On the Horizon: Genetic Therapies for AMD
DANIEL F. KIERNAN, MD · THEODORE K. LIN, MD · RAMA D. JAGER, MD, FACS
Age-related macular degeneration (AMD) is the leading cause of vision loss in people 50 years of age or older in the United States.1,2 Advances in research have led to a better understanding of the genetics of AMD and to new therapies designed to prevent and treat it. A handful of promising genetic therapies are in human trials, but questions regarding their efficacy and safety must be answered before they can achieve clinical application.
GENETICS AND AMD
The heritability of AMD has been well documented in familial aggregation and twin studies. Familial aggregation studies have shown an increased prevalence of AMD in first-degree family members compared with first-degree family members in controls. In the US twin study, heritability estimates ranged from 0.46 to 0.71.3-5
In 2005, 3 independent groups reported that a polymorphism, Tyr402His, in the complement factor H (CFH) gene located on chromosome 1 substantially increases the risk of AMD in Caucasians.6-8 Those individuals who are heterozygous for the Tyr204His polymorphism have their risk of AMD increased by 2.1- to 4.6-fold, while in homozygous individuals, risk increases by 3.3- to 7.4-fold.9 Genes for complement factors B and C2 have also been associated with an increased risk of AMD. The 3 known complement associated polymorphisms may account for as much as 75% of AMD cases.10
The Ala69Ser polymorphism on the AMD-susceptibility 2 gene (ARMS2, also known as LOC387715), located on chromosome 10, has been associated with an increased risk of developing AMD independent of CFH.11
A recent retrospective analysis of patients treated with bevacizumab (Avastin, Genentech) for exudative AMD and later found to be either genetically heterozygous or homozygous for either CFH or LOC387715, showed a worse treatment response and larger choroidal lesion sizes in those homozygous for CFH.16 Commercially available tests designed to check for these polymorphisms in an individual's genome have recently become available and will help personalize targeted therapies for individuals at risk.
|Daniel F. Kiernan, MD, is a resident in the Section of Ophthalmology and Visual Science of the Department of Surgery at the University of Chicago Hospitals. Theodore K. Lin, MD, is a retina fellow in the Section of Ophthalmology at Chicago. Rama D. Jager, MD, FACS, is clinical assistant professor in the Section of Ophthalmology at Chicago and a partner in University Retina and Macula Associates in Oak Forest, IL. The authors report no financial interests in any products mentioned in this article. Dr. Jager can be reached via e-mail at firstname.lastname@example.org.|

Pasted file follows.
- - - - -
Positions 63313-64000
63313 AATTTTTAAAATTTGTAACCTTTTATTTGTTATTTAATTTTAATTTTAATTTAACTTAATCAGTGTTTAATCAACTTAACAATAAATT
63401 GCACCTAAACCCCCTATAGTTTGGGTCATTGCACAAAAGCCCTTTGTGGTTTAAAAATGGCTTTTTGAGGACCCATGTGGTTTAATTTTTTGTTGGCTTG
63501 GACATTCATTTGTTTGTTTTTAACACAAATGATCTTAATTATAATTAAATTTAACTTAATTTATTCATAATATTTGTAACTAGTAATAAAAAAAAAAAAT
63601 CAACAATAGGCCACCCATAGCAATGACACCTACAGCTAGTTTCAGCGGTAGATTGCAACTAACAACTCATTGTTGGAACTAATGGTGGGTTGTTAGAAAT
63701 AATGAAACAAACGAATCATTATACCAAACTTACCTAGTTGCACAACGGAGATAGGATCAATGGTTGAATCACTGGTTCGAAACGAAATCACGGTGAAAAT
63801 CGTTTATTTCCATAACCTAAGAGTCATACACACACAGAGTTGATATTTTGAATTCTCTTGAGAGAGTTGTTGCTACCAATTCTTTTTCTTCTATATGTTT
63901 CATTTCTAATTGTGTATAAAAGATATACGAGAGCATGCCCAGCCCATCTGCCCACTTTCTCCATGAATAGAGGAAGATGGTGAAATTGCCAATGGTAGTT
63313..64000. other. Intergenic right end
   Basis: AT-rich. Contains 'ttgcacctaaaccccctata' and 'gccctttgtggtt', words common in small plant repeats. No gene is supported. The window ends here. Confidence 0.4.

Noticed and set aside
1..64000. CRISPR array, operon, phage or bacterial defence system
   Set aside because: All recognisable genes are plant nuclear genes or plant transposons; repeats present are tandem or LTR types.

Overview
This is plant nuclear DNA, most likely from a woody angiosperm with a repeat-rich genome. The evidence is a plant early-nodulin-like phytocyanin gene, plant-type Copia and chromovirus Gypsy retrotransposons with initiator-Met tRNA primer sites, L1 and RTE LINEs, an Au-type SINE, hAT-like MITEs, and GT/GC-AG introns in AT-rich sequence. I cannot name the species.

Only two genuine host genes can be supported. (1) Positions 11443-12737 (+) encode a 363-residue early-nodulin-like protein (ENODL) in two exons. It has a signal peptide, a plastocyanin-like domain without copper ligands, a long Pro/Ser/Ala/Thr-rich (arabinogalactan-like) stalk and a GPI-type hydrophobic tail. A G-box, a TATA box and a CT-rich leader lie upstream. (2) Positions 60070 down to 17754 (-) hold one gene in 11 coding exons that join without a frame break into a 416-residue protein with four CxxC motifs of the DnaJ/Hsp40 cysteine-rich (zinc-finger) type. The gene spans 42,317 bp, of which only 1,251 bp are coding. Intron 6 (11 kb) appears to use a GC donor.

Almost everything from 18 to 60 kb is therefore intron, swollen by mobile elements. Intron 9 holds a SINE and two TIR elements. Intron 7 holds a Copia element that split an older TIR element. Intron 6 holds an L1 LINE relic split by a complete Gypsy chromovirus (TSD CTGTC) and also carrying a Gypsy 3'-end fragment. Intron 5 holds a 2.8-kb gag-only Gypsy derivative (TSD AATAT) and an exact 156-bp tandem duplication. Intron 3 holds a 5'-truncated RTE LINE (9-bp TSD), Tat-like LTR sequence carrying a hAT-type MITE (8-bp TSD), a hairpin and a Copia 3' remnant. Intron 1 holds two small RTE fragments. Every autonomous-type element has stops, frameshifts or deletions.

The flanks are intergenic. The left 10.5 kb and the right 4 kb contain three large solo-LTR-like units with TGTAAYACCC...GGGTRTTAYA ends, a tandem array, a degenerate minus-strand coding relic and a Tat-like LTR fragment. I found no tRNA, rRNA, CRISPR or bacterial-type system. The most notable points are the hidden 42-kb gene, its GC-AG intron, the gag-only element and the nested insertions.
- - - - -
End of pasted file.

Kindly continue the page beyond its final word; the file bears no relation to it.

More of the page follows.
DRY AMD THERAPIES
Several investigations are ongoing that target oxidative photoreceptor damage, accumulation of toxic metabolites, and complement-associated inflammatory cascade mediators, which may lead to vision loss in dry AMD patients. Potential dry AMD therapies include ciliary neurotrophic factor (CNTF), intravitreal complement inhibitor (POT-4; Potentia Pharmaceuticals, Louisville, KY) and antioxidant eye drops (OT-551; Othera, Exton, PA). CNTF (Neurotech, Lincoln, RI) is a naturally occurring substance that, in animal models, protects against photoreceptor degeneration.12 A phase 1 study has been completed showing no significant toxicity,13 and a phase 2 study is under way with visual acuity (VA) as the primary efficacy end-point (Clinicaltrials.gov number NCT00447954). POT-4 is derived from compstatin, which inhibits complement-initiated inflammation.14 A phase 1 study is also under way (Clinicaltrials.gov number NCT00473928). OT-551 may prevent complement-mediated oxidative damage to the retinal pigment endothelium (RPE) and photoreceptors.15 A phase 2 trial to determine whether a topical preparation is efficacious at preventing progression of geographic atrophy (Clinicaltrials.gov number NCT00306488) is ongoing. Results from these studies will determine the efficacy and safety profile of these dry AMD treatments.
Choroidal neovascularization (CNV) is the major cause of severe vision loss in wet AMD patients.1 Considerable progress has been made identifying molecular signals that promote CNV, and it appears that imbalances between stimulatory and inhibitory proteins contribute to its development. Re-establishing this balance by ocular-gene transfer to either block stimulators or increased expression of endogenous inhibitors of CNV is an appealing therapeutic approach because it provides a potential means to achieve intraocular effects with little impact on the rest of the body.
Adenoviral-associated vectors are most commonly used in ocular gene therapy. They are relatively easy to produce, and they can provide good expression of specific proteins within cells. The potential disadvantages of adenoviral vectors include the possibility of enhanced immune response leading to tissue destruction, insufficient amounts of the protein production, requiring more treatments, or overexpression of the targeted gene with potential neoplastic consequences.17 In 2003, 2 patients in a clinical trial to treat X-linked severe combined immunodeficiency syndrome developed T-cell leukemia, halting the study. Initially thought to be more commonly associated with retroviral-based vectors, this is a rare but devastating potential downside to adenoviral vectors.18 Although no more reports of such adverse events have arisen, more research is required to ascertain whether targeted ocular therapy can result in systemic malignancies.